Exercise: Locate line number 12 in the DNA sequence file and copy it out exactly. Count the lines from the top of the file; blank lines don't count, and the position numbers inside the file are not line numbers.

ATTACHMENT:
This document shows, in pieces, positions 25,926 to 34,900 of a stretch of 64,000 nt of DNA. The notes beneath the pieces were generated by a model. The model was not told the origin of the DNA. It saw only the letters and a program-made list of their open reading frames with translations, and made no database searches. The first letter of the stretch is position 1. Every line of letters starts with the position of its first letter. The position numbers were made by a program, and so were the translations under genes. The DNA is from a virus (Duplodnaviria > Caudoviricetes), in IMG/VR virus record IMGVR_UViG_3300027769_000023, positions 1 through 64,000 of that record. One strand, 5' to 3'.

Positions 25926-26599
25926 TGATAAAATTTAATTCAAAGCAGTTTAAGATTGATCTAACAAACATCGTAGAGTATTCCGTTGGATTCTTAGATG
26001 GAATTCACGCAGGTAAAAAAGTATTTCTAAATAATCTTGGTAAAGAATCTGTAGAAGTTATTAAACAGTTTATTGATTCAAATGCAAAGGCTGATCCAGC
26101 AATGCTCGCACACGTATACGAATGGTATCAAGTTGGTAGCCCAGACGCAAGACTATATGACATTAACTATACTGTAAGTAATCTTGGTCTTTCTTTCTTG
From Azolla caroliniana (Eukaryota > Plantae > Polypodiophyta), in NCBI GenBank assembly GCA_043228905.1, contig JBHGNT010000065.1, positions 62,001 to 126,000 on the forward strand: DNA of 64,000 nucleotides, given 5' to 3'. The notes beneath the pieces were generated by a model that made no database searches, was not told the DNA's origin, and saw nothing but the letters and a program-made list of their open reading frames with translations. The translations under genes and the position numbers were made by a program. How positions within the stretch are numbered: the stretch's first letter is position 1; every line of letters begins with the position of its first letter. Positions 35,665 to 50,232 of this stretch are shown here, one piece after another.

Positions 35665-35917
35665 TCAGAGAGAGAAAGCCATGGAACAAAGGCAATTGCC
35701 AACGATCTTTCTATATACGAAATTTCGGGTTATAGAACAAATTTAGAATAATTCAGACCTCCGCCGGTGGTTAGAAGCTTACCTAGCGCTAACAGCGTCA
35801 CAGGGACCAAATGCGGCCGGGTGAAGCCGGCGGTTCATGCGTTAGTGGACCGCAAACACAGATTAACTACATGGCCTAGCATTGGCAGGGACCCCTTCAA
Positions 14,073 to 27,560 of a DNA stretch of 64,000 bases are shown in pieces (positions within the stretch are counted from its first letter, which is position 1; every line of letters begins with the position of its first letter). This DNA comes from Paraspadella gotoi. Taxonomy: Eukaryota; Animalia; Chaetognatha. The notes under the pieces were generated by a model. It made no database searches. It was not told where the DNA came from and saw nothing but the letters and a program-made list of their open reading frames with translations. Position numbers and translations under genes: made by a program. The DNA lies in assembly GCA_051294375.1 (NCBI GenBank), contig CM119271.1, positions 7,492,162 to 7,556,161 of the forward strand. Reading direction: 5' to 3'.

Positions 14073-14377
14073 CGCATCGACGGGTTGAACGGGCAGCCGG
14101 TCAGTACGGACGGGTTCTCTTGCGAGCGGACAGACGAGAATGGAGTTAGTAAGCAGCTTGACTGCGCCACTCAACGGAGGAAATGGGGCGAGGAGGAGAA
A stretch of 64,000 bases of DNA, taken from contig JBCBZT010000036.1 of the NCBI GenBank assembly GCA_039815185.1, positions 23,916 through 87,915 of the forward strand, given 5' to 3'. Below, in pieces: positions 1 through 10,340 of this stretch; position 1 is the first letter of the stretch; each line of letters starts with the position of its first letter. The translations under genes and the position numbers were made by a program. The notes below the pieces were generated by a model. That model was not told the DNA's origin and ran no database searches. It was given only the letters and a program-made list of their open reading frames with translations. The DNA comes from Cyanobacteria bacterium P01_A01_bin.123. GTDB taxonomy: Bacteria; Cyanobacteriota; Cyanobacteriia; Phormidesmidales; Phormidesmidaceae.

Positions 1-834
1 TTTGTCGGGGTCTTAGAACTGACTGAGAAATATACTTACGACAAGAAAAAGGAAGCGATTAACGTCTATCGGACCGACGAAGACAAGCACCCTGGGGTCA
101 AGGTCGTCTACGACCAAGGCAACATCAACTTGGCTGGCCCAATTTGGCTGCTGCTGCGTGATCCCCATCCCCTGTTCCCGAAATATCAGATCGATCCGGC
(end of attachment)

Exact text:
Positions 14073-14377